13 Feb 2022
13 February 2022

13 Feb 2022

Preacher:
Passage: John 14:15-31
Service Type:

Racial Justice Sunday[i]

(John 14:15-31)

What’s your favourite TV court room drama? Perry Mason was one of my favourites. Perry Mason, the American defence attorney, would always pull a rabbit out of the hat at the last minute and prove that his client was innocent. But actually Perry Mason pales into insignificance when compared to some films based on real life court cases. One of the best is the British TV production, The Biko Inquest.

Steve Biko was a black South African activist who was arrested by the South African Police in the apartheid era in August 1977. A few weeks later, he was dead – beaten to death by his captors. The apartheid regime tried to cover it up, claiming his death was an accident. An inquest was held and the government witnesses all peddled the official line. But the Biko family had an outstanding advocate, Sydney Kentridge QC, whose cross-examination of those government witnesses revealed what had actually happened. The magistrate ruled that his death was accidental, but it was clear that it was anything but. The TV film, The Biko Inquest, based on the transcript of the inquest, makes it plain that the police had beaten Steve Biko to death. Indeed, 20 years later four policemen admitted to killing him. A skilled advocate is able to get at the truth.

This is the second talk in our series on John’s Gospel, focusing on Jesus’ farewell words to his disciples immediately after the Last Supper in Jerusalem, the night before his crucifixion.  In today’s Gospel reading we’ve heard Jesus saying to his disciples that he will ask the Father, and the Father will send them another advocate to help them and be with them forever - the Spirit of truth. The Father will send Jesus’ disciples another advocate.

There are three questions that arise from the passage that I’m going to look at today:

  1. What is an advocate?
  2. Who or what is the first advocate?
  3. Who or what is the second advocate? Because when Jesus says he’s going to send another advocate, he must mean there is already a first advocate.

So, firstly, what is an advocate? The Greek word that is translated in the NIV as ‘advocate’ is ‘parakletos’, or ‘paraclete’. When Jesus uses the word paraclete, what does he mean? There are two Greek words that are combined in paraclete, ‘para’ which means ‘alongside’, and ‘kletos’ which means ‘called’. So a paraclete is someone who is called alongside – someone who pleads another’s cause.

A paraclete isn’t someone who goes in front of you and says, “Let’s go”, or stands behind you and says “Go ahead”, but someone who stands alongside you. And that’s why the NIV translates it as ‘advocate’, someone who speaks for you, alongside you. An advocate is someone who speaks the truth on your behalf. An advocate is a representative, a substitute or helper, who stands alongside.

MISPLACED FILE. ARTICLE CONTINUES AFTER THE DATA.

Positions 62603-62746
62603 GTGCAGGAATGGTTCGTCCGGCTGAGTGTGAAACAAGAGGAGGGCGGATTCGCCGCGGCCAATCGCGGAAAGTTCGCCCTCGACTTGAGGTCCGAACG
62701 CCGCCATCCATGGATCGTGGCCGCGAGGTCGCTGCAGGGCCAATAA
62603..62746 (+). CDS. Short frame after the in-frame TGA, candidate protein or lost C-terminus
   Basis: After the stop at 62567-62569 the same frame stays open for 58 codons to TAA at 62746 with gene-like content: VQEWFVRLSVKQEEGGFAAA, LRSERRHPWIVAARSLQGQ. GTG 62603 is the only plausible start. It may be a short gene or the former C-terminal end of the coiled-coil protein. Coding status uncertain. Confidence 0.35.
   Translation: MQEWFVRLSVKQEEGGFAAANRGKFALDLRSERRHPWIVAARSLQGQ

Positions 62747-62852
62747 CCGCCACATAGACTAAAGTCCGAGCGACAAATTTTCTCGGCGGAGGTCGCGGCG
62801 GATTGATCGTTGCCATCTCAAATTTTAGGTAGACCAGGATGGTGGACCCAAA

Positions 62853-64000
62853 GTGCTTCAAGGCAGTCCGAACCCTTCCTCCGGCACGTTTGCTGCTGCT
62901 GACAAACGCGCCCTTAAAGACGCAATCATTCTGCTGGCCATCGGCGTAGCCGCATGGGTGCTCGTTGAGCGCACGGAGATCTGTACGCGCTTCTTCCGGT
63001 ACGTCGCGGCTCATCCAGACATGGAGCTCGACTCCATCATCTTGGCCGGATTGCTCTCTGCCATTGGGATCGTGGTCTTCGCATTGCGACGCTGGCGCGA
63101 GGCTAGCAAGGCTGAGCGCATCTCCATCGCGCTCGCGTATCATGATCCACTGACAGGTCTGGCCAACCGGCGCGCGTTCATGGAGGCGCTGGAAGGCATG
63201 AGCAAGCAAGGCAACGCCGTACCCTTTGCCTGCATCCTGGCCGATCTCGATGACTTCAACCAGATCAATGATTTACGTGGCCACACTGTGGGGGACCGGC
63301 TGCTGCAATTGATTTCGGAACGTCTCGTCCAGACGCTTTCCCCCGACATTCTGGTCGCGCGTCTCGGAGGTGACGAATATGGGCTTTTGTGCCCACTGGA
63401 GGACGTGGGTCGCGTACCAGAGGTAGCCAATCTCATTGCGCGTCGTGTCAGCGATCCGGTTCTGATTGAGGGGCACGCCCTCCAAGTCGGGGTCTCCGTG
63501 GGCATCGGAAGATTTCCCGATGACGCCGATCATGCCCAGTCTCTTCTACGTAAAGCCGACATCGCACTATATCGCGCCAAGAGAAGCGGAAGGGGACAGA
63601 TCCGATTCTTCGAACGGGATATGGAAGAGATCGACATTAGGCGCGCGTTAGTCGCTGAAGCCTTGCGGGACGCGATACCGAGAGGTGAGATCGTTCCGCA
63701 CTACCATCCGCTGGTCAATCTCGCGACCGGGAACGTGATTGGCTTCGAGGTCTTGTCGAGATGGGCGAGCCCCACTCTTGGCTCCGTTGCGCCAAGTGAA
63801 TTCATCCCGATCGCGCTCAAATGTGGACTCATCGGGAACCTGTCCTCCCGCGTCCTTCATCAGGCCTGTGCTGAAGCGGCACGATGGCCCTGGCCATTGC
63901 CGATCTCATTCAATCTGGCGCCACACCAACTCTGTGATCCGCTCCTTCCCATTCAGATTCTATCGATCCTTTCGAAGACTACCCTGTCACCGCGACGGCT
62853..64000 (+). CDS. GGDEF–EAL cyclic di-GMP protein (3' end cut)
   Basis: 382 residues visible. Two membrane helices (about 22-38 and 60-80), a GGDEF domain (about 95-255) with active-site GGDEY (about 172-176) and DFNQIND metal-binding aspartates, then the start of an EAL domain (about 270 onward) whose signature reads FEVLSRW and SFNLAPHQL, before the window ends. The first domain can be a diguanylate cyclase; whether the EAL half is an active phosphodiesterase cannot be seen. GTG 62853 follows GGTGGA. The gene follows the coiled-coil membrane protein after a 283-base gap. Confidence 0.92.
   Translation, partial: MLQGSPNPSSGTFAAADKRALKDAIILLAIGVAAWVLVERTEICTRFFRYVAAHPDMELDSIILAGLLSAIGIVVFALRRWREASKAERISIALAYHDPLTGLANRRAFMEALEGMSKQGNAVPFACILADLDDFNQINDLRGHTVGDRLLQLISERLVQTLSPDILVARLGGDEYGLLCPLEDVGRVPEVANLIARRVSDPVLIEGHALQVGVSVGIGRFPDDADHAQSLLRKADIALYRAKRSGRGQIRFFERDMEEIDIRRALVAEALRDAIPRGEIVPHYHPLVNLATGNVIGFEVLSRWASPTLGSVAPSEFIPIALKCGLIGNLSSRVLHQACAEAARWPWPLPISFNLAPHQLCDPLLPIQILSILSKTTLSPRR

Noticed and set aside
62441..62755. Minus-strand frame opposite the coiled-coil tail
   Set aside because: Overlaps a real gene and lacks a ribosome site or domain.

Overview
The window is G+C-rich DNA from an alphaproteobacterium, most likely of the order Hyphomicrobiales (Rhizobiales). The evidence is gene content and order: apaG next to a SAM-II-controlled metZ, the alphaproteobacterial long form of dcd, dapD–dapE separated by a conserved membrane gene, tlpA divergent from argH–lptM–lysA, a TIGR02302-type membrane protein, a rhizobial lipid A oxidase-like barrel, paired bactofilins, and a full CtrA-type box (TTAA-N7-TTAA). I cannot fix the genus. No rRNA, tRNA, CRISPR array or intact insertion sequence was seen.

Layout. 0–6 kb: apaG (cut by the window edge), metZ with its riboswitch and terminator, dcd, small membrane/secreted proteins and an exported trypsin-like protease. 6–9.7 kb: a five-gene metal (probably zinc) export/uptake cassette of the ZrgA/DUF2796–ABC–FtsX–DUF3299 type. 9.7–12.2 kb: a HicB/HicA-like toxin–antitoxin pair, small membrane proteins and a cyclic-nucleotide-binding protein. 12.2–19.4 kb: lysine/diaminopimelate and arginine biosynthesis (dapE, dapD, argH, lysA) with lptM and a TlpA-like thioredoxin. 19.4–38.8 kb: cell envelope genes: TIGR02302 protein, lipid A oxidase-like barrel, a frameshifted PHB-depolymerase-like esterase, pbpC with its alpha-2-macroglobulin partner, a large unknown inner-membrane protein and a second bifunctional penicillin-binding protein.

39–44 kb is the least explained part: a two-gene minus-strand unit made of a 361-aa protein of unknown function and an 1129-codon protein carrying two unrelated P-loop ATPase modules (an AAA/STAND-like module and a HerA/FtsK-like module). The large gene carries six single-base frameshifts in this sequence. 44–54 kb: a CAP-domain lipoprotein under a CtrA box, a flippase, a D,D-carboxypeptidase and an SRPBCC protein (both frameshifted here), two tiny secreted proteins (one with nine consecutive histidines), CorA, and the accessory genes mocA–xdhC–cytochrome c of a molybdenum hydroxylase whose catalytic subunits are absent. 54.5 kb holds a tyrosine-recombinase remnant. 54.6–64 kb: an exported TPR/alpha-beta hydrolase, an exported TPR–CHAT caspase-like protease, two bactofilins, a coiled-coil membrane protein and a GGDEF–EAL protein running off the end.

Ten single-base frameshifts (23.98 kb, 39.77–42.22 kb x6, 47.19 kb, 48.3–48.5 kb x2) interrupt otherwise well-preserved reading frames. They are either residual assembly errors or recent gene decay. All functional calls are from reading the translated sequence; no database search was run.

A social worker sometimes takes on the role of an advocate. They have to advocate for and speak for a vulnerable powerless person, and deal with the powers that be on behalf of that person. They’re not in front of them, or behind them, but alongside them, and they are representing them.

Or a lawyer can be an advocate, like Sydney Kentridge at Steve Biko’s inquest. In England, we call lawyers who represent people in big court cases ‘barristers’, but in other countries such as Scotland and South Africa, they are called advocates. The role of the advocate is to argue on their client’s behalf to a judge or jury. An advocate is someone who comes alongside, represents you and speaks on your behalf.

And now on to the second question: Who is the first advocate? Well; it’s Jesus. Jesus is the first advocate. He is saying, I’m going away, but I won’t leave you as orphans. I will come in a new way and in a new sense, and I will send you another advocate. That means he must be the first advocate.

Indeed, that is what John, the writer of the Gospel thought.  In his letter, 1 John chapter 2 verse 1, he writes, “My dear children, I write this to you so that you will not sin. But if anybody does sin, we have an advocate with the Father - Jesus Christ, the Righteous One.”

We have a clear parallel here. So, what does it mean for Jesus to be an advocate for us? I’m going to suggest three ways.

First, the Bible tells us that one day, when we die, we will come before God in judgement. And Jesus will act as our advocate because we are in the position of being accused. We stand before God. That may sound very old-fashioned to believe that we stand before God in judgement. But the idea of judgement is very much present in the Bible, and I believe that it also makes sense. When we look at the world, at the calamities caused by the climate emergency, the racism that still abounds, the scandal of child abuse and the many atrocities that occur far too often, it is easy to despair. If there is no judgement, there is no hope for us and for this world. If there is no judgement, how can we be confident that good will triumph over evil? There is a justice that we shall all have to deal with.